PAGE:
Mouse models of diabetes leads to aging of “cardiac stem cells” due to generation of ROS, DNA damage and cell death [18].

2.5. Micronutrient Inadequacy

The Sirtiun family of proteins [19] (nuclear Sirt 1, 6, and 7, cytoplasmic Sirt 2, and mitochondrial Sirt 3–5) are involved in the response of cells to environmental and dietary stress. Sirtuins are NAD-dependent deacetylases and monoadenosine diphosphate-ribosyl transferases that regulate lipid and glucose metabolism, DNA repair, control cell survival, thermogenesis, insulin secretion, endothelial nitric oxide synthetase (eNOS), p53, and possibly mitochondrial flux [19]. Model organisms have suggested a role of Sirtiuns in aging [19]. Sirt 1 regulates autophagy under starvation conditions. In aging model animals, Sirt 1 is increased with stress in myocytes and may serve as antiaging agent [20]. Sirt 3 in excess prevents cardiac hypertrophy by reducing ROS-dependent signaling [21]. Many metabolic changes, such as accumulation of altered proteins, advanced glycation end-products (AGE), toxic methylglyoxal, occur with aging [22] and these changes contribute to abnormal mitochondrial function.

2.6. Immunologic Aging

The participating cells of the innate and adaptive immune responses are affected by aging (immunoscenecence) due to reduction of thymic cell population, affinity of B-cell-derived immunoglobulins, and impaired function of CD3 + T-cells [23]. Other participants in innate immune response such as natural killer cells (NK cells) show reduced numbers and cytotoxic activity, dendritic cells and monocytes show reduced phagocytic functions, FasL, IL-12, and tumor necrosis factor (TNF-)alpha, and increased IL-10 with age [24]. The serum levels of the inflammatory mediator and chemokine, interleukin-6 (IL-6) increases with age [25] while its receptor declines though not directly responsible for rising IL-6 and may be influenced by diet and exercise.

2.7. p53 and Aging

The genome protector and complex transcriptional factor p53 has a role in aging. p53 is involved in many signaling pathways (DNA damage and repair signaling) and functions in cell death pathways(apoptosis and autophagy) and determines cell fate [26, 27]. p53 promotes aging via its induction of cell senescence that could compromise tissue renewal and pro-oxidant functions; it is antiageing by its stabilizing genome integrity and restraining glycolysis and many mouse models confirm the contribution of p53 in protecting genome integrity. p53 is a participant in stem cell fate and potential differentiation.

2.8. Sestrins and Aging

Sestrin family of proteins (sestrin 1, sestrin 2, and sestrin 3) were described in the past decade and are induced by oxidative stress, and hypoxia. Sestrins are present in all adult tissues. Sestrins interact with and inhibit mTOR, interact and regulated by FoxO and p53, and reduce effects of oxidative stress by generating peroxiredoxins; these sestrins increase autophgy, reduce ROS and cell growth [28, 29].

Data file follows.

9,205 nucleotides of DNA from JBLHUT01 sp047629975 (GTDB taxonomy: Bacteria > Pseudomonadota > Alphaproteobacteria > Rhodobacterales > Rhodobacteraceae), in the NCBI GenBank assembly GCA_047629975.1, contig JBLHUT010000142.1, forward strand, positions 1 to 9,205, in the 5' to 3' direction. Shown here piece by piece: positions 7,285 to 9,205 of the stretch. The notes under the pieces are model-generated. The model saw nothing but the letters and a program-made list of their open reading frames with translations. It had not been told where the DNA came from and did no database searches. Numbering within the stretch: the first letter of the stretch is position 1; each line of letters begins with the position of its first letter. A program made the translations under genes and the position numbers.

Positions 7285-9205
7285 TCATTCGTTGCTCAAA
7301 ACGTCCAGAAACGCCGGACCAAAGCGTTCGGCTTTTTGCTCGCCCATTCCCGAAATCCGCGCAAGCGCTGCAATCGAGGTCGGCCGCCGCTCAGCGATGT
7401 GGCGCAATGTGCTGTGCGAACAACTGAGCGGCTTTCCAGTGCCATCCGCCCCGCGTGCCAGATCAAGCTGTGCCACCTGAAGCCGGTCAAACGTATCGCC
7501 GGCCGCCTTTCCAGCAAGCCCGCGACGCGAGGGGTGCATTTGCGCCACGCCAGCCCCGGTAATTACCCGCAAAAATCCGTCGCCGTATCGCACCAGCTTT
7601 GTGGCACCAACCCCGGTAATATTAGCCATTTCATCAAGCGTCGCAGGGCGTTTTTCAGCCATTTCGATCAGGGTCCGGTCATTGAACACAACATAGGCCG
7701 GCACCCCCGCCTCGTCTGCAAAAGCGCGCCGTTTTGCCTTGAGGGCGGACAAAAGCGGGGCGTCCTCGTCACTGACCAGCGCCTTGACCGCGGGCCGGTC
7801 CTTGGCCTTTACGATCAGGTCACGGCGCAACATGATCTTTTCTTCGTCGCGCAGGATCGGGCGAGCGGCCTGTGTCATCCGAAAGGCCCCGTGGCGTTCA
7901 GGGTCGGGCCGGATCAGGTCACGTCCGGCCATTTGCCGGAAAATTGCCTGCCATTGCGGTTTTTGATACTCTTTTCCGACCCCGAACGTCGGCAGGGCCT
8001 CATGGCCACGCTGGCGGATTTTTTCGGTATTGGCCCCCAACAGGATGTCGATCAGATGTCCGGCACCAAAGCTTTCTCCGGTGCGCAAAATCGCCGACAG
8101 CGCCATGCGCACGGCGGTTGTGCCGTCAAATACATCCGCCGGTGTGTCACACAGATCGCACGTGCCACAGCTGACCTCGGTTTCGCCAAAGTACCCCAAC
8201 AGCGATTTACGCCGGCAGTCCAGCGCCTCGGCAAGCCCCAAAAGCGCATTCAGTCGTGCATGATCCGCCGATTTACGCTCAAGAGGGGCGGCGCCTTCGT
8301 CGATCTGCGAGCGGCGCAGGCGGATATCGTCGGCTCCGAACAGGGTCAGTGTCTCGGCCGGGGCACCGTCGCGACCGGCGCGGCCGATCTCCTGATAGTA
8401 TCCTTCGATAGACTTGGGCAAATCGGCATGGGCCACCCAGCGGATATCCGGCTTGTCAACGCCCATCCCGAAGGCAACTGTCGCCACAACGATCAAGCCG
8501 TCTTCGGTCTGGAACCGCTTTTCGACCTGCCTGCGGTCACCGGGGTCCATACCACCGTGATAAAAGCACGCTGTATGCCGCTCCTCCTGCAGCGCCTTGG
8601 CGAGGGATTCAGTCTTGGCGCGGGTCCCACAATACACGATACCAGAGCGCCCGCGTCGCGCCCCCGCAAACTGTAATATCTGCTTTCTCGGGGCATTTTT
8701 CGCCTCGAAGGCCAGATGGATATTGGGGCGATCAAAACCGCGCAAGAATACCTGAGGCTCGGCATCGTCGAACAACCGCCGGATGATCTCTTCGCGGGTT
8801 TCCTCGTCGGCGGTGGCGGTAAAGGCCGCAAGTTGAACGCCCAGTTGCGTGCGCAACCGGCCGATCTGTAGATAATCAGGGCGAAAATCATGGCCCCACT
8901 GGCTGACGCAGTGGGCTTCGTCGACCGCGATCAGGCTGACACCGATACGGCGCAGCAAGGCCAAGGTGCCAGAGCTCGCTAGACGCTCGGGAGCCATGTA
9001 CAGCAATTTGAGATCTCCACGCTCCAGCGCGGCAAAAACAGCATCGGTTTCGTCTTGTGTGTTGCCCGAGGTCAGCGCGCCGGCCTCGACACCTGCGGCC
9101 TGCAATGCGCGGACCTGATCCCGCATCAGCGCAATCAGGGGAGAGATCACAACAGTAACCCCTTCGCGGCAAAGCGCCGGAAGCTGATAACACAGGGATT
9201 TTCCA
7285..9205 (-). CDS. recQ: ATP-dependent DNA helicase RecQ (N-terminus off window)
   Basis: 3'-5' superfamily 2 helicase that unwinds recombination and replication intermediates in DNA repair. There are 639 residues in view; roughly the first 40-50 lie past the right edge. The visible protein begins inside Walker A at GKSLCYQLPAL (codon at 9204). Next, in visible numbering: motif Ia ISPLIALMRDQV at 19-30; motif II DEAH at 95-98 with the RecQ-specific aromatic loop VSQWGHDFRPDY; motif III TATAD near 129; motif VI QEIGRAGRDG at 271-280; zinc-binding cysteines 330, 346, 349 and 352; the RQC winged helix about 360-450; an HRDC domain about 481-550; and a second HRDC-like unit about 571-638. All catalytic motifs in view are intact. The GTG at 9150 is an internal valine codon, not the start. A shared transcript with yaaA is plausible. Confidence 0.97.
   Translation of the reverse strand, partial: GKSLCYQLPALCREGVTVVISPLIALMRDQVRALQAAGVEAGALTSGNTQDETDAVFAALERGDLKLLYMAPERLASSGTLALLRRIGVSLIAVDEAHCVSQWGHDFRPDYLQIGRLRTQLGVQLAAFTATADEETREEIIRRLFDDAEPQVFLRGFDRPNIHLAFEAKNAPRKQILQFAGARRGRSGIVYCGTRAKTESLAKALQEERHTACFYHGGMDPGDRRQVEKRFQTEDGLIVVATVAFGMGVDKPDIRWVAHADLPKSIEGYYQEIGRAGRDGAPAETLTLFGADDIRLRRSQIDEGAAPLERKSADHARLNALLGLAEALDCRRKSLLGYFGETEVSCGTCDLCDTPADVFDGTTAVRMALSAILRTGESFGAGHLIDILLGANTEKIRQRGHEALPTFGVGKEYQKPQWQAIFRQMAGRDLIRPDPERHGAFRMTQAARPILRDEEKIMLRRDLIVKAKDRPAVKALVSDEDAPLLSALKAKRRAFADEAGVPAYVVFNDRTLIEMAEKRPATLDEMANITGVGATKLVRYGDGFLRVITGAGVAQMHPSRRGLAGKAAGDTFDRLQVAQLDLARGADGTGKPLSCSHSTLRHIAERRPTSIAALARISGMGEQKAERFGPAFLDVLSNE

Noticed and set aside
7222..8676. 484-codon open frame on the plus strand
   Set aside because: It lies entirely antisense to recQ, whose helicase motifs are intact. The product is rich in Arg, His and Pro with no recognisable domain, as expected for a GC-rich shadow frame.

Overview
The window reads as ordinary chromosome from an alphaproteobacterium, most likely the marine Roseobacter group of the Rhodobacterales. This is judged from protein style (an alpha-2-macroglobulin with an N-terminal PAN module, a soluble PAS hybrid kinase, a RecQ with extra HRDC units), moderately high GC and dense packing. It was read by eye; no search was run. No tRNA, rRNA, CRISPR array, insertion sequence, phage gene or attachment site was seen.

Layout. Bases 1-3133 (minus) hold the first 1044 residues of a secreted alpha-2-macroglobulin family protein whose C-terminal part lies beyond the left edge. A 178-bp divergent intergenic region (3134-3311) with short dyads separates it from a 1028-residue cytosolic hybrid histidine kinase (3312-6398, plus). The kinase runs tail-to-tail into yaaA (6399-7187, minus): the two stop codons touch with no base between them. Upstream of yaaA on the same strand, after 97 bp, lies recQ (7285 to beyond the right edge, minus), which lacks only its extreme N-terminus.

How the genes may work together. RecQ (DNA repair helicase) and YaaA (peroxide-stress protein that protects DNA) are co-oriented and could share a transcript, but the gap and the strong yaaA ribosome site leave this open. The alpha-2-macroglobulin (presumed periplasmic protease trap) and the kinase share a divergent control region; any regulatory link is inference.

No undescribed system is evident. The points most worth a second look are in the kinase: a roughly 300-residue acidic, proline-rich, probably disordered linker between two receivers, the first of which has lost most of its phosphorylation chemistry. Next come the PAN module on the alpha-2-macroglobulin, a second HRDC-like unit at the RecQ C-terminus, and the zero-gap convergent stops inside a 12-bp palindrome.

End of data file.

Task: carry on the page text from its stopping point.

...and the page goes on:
3. Telomeres, Telomerase and Aging

Telomeric DNA length is dependent on genetic inheritance, oxidative stress and telomerase activity [30]. The terminal (TTAGGG)n repeats vary from 5–15 kb in length and losses occur with each cell division. Telomere length is maintained by telomerase activity. Telomerase consists of telomerase reverse transcriptase (hTERT), dyskerin and telomerase RNA(hTR) and telomerase adds repeats of (TTAGGG)n to ends of telomeres. Epigenetic changes in telomeres due to methylation and retinoblastoma protein affect telomere length and recombination [31]. It is known that telomeres are transcribed by RNA polymeraseII to create noncoding RNAs (TERRA or TelRNA) and accumulation of these noncoding TelRNAs occurs with aging [31]. Telomerase activity is high in embryonic cells, multipotent germ cells and cancer cells. The continuing loss of telomeres over time reduces replicative capacity of dividing cells. Telomere length varies among individuals, within cells and this variation depends on subtelomeric sequences. The minimum length is 2 kb but can be as low as 300 bp. Model organisms such as mice have longer telomeres. Telomere length, measured by confocal telomere quantitative fluorescence (Q-FISH) is longest in stem cell niches [32]. Gender- and organ-related telomere length is described in model organisms [33]. Telomere length in young persons with paternal history of early myocardial infarction is generally shorter than controls [34].

Telomere loss can subject cells to replicative senescence, apoptosis by activating DNA damage signaling, p53-p21-retinoblastoma axis signaling pathways and hence genome instability [35]. Telomere attrition as a trigger for cellular senescence may subsequently affect the heart by (a) in the wound healing response by reduced inflammatory response and (b) limiting adult stem cell life span [36]. Telomere induced senescence leads to the so-called “senescence secretome” pathway that is characterized by (i) reduced IGF1 and Wnt2, (ii) increased IL-6 and its receptor, (iii) increased interferon gamma and cell death and (iv) increased matrix metalloproteinases 1 and 3, reduced fibronectin and collagen.

In both aging humans with telomere attrition and model mouse strains with TERC+/−, atherosclerosis and blood pressure increase with age, left ventricular function and wound healing response are impaired [37]. In population based study of telomere length and longevity of elderly persons, telomere length was associated with years of healthy life (YHL) but nor cardiovascular disease [38]. In human studies, telomere reduction may contribute to premature myocardial infarction [39].

The factors that are involved in human longevity have been sought through twin studies and multiple epidemiologic analysis. These studies, though imperfect and mainly done in a single country or a defined population groups, have found contribution of many of the factors to human longevity as summarized above for model organisms including heat shock proteins, IL-6, Sirtuins, Klotho [40].

4. Aging Heart before Myocardial Infarction (Part of the Aging Cardiovascular System)